Tuesday, March 11, 2008

Deputy in crash that killed cyclists faced drunk-driving case in 2001

The Santa Clara County sheriff's deputy who struck and killed two competitive bicyclists Sunday was charged in 2001 in Los Angeles with drunken driving and engaging in an exhibition of speed, court records show.
The two drunken-driving charges against James Council - one count for allegedly being intoxicated and one for having a blood-alcohol level above the legal limit of 0.08 percent - were dismissed by the Los Angeles city attorney's office in a plea deal during the arraignment process, the prosecutor who handled the case said today.
Council, now 27, pleaded guilty only to engaging in a speed exhibition, a misdemeanor. Commissioner Gary Bindman sentenced him to 24 months of probation and fined him $713, including court costs, said Deputy City Attorney Larry Shelley. Shelley said he did not recall the specifics of the case.
According to Shelley and court records, Council's violation occurred Sept. 15, 2001, when he was 20. He was charged Oct. 1 of that year and pleaded guilty 28 days later.
His license was not suspended, and the Department of Motor Vehicles said Council had no other blemishes on his driving record in the past 10 years.
Council was hired as a Santa Clara County sheriff's deputy 18 months ago. On Sunday, he was 4 1/2 hours into a scheduled 12 1/2-hour shift when his cruiser crossed over the center line on Stevens Canyon Boulevard in Cupertino at 10:25 a.m., striking three competitive bicyclists head-on and killing two of them.
Two men who came upon the accident scene a short time after the crash said Council had said he must have fallen asleep at the wheel and didn't know what had happened.
Council is on paid leave from the Sheriff's Department while the California Highway Patrol investigates the crash. He did not return a telephone call seeking comment, and his attorney did not immediately return a message left at her office today. The CHP said Council has not yet agreed to be interviewed.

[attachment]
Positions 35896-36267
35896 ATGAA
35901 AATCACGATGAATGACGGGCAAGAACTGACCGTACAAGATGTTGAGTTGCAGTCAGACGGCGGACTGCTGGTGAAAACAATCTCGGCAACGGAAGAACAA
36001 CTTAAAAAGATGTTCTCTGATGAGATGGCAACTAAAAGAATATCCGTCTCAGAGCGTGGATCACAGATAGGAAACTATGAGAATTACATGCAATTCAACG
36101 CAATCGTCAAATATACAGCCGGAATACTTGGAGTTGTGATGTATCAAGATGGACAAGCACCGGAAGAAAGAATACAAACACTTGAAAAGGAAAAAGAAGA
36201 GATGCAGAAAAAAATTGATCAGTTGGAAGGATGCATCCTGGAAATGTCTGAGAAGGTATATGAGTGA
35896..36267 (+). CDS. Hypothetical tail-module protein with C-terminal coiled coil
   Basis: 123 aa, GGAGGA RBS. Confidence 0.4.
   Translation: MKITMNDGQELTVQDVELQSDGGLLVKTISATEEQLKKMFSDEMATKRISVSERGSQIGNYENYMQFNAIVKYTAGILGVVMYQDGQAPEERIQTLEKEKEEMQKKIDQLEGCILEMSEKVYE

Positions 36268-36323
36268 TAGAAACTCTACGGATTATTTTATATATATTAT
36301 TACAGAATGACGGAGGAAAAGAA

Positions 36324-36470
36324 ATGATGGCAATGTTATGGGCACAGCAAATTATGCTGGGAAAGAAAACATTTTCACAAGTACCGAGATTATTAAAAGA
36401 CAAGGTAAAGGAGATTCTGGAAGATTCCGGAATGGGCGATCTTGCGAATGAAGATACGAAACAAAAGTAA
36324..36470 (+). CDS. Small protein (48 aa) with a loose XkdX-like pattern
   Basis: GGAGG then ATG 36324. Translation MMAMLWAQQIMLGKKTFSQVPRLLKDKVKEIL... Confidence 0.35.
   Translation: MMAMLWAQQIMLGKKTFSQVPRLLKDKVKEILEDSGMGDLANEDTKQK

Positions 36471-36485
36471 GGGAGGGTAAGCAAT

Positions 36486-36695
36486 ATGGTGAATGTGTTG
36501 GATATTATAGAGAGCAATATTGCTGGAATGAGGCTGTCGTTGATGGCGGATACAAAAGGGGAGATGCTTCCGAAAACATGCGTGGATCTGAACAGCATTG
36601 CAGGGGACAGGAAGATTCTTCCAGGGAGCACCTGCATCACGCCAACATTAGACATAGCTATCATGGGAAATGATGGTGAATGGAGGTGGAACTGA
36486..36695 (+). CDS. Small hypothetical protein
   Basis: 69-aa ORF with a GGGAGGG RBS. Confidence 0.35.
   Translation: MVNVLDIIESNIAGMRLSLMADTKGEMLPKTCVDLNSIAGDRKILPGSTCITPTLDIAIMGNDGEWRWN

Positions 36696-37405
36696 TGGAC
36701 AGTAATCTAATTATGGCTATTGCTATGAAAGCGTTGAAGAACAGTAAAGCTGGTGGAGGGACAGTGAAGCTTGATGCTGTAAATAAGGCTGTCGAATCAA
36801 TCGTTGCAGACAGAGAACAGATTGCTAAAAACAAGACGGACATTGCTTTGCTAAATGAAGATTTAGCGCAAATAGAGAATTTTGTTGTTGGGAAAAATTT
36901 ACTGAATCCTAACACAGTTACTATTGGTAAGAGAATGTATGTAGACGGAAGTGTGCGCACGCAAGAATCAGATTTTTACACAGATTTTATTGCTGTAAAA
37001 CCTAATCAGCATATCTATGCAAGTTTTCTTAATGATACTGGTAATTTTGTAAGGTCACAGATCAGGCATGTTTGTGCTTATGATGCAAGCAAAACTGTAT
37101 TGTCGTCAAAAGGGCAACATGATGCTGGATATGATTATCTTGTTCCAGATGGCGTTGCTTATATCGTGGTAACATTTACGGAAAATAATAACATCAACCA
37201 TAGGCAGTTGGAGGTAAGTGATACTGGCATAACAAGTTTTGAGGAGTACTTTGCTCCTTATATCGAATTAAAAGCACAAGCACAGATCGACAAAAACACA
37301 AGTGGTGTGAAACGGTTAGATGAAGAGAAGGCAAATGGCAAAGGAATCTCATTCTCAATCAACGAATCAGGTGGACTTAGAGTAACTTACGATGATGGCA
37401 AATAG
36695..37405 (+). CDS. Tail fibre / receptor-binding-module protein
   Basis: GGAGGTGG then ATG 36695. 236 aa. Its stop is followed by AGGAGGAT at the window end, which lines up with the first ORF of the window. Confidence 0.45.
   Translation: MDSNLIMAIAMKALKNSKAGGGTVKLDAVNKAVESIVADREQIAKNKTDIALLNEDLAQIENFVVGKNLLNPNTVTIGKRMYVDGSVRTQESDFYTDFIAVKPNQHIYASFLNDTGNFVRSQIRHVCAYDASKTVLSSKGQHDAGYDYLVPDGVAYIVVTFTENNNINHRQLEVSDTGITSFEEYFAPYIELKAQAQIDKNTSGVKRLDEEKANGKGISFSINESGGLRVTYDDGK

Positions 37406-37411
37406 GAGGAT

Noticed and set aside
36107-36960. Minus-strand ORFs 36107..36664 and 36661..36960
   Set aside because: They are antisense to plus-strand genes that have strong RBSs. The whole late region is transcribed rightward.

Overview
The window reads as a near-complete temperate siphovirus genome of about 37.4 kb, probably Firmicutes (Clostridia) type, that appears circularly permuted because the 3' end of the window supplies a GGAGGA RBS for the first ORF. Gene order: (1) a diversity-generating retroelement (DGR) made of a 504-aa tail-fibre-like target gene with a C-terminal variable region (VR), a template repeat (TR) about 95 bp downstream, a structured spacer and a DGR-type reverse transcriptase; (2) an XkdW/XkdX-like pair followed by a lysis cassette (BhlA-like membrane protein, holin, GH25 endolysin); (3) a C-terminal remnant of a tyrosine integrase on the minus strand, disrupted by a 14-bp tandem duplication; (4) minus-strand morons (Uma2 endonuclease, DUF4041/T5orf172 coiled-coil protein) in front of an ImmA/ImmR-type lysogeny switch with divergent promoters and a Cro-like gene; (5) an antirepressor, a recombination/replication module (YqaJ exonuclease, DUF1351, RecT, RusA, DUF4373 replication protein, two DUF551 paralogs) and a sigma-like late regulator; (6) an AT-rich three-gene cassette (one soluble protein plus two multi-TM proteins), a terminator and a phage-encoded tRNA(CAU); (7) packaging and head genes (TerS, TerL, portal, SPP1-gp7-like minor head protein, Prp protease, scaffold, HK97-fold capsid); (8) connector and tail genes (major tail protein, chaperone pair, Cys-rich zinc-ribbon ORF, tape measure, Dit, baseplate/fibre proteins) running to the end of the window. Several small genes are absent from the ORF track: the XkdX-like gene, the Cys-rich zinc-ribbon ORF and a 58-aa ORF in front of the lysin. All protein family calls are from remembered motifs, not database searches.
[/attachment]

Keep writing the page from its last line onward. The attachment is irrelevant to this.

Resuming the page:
Sgt. Don Morrissey, a spokesman for the Sheriff's Department, said he could not comment on the drunken driving case because it was a personnel matter, but added, "I'm sure we were aware of it."
Morrissey said the agency does exhaustive background checks before hiring deputies, and that driving records are "one of the main reasons for disqualifying people" from consideration.
"It's a case-to-case basis," Morrissey said. "We like to look at the backgrounds from 360 degrees. We look at all angles and all perspectives.
"Let's say an applicant has four tickets from age 16 to age 19," he added. "Is that going to exclude him if he's 25 and is applying for a job? We look for patterns of undesirable behavior."
Morrissey said he could not legally comment on whether the department had tested Council's sobriety after the crash because it was a personnel matter. However, Morrissey said, "In incidents like this, we take blood (for drug and alcohol testing). That's our policy. And we're to the letter of our policy right now."
Morrissey said Council is "devastated."
"He's a good guy, a good young man. He has a real strong moral and ethical foundation," Morrissey said. "He's physically fit. He was diligent when I dealt with him in the academy. He was dedicated and he made good decisions.
"The fact of the matter," Morrissey said, "is it was an accident, a terrible accident, and two lives are gone. We can't correct that now. We have deep remorse. I don't know what else to say to the families except that we're deeply saddened by this."
The crash Sunday killed bicyclists Kristy Gough, 30, of San Leandro and Matt Peterson, 29, of San Francisco. The third cyclist who was struck, 20-year-old Christopher Knapp of Germany, was hospitalized at Stanford University Medical Center, where a spokesman said today he was doing well.

No comments: